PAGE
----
The public is only as informed about current events as the media is able to report on those events.
Government officials and businesses that try to hide information are keeping you, the citizens and taxpayers, in the dark.
While it's true that social media sites can spread news fast, much faster than a newspaper's print cycle, the reliability of such items can often be regarded as no more than gossip. Remember Tim Tebow's fake girlfriend, or the Notre Dame football player's fake lady friend? And Twitter reported -- falsely -- in 2009 that Jeff Goldblum fell off a cliff in New Zealand.
You probably don't have time to attend all the government meetings or to chase down reports of a company hiring workers. Frankly, government meetings can get boring, but they are important. So for those who want to know what's really happening can turn to newspapers. But reporters need access to know what's going on so we can be present when you cannot.
That's why last week was difficult and frustrating for us at the Times-Gazette. National Pen Co. is hiring new workers, reportedly for their call center. I say reportedly because company officials spoke to Nashville TV stations but refused last week to provide that information to your hometown newspaper. A company official at the local office promised to get clearance from the corporate office to provide us that information, but I have not seen it yet. However, the local office was able to speak to the Nashville media.
If you're looking for a job, I hope you saw the TV reports last week or are reading this blog now -- otherwise, you might have missed out on a job opportunity. I cannot make sense of the company's refusal; I could speculate, but I prefer not to gossip.
Then on Thursday, I was dismayed when the Bedford County Board of Education and County Finance Director Robert Daniel refused to give me a draft budget for the school system. Their reasoning was that the documents were "in progress" and "not for public consumption." Although I was able to provide a few details in my follow-up story that were discussed in the budget committee meeting, I do not know many other details of the preliminary budget. I know that if I were a parent, I would want to know what's going on. School security will likely be addressed in some fashion in the next budget.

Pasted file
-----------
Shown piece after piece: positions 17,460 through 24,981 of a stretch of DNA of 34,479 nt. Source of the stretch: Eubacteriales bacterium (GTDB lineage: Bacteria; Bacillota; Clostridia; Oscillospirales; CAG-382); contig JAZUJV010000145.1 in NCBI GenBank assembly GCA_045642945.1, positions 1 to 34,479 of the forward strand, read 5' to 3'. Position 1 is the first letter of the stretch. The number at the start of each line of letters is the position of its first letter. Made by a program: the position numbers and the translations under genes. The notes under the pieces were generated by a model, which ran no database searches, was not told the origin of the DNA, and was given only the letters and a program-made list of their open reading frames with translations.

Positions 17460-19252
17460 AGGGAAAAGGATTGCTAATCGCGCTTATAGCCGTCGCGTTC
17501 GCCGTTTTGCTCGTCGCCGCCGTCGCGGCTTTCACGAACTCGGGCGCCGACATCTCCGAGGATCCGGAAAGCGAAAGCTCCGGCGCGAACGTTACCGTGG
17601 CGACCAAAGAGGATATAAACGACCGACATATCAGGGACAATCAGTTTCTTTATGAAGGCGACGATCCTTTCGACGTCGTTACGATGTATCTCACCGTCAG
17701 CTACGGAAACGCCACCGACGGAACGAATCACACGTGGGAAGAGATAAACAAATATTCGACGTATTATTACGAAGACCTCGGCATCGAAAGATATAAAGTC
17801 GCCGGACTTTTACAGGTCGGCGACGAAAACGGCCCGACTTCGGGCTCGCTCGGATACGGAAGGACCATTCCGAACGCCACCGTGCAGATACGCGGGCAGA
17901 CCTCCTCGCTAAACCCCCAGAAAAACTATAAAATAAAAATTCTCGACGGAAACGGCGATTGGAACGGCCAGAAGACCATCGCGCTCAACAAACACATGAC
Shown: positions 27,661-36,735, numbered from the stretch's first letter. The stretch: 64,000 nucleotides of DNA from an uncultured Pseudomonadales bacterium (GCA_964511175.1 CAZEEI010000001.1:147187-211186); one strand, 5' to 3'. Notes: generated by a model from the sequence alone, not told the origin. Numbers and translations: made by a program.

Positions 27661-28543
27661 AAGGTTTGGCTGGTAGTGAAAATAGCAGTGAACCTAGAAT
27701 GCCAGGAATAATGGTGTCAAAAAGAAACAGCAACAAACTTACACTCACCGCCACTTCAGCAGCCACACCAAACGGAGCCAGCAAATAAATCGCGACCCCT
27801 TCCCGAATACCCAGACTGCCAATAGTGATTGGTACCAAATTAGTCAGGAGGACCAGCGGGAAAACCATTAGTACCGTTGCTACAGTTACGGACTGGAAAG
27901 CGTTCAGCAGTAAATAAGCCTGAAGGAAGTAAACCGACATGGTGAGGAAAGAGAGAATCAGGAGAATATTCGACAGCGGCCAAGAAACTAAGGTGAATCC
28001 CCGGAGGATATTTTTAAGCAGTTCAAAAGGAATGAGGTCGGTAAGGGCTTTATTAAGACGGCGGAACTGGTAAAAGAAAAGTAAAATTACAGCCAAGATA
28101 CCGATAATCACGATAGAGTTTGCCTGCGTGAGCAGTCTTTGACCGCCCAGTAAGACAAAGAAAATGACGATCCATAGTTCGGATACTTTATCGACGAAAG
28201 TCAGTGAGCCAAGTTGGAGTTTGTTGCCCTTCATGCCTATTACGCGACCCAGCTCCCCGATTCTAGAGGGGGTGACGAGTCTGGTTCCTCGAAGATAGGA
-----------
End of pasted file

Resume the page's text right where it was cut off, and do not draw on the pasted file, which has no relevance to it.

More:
The school board and Daniel seemed to think that if the public were to read a report of these preliminary documents, people would be confused into thinking that these numbers were final. But that's the point of draft budgets --- it's not final. That's a given.
If you are a resident of McMinn or Hamilton counties, places where I have previously worked as a reporter, you would have more access to public records than you are receiving from your public officials here in Bedford County. In those other counties, I had access to working budgets and other preliminary documents. That's because those documents are protected as public records according to state law, and those counties' officials are providing those documents as they are required to do. T-G Staff Writer Brian Mosely says the Shelbyville city government always has given him early versions of the draft budget.
Frank Gibson of the Tennessee Press Association, a long time champion of public records and meetings, said this is the first time he has heard this excuse.
"It is not attorney work product or auditor working papers," Gibson said in an email to the Times-Gazette. "Short answer is that under t.c.a. 10-7-503 et seq, it is a public record unless Mr. Daniel can point to a legal exemption."
If you want to read more about National Pen and the school budget, John Carney and I wrote editorials in Sunday's paper.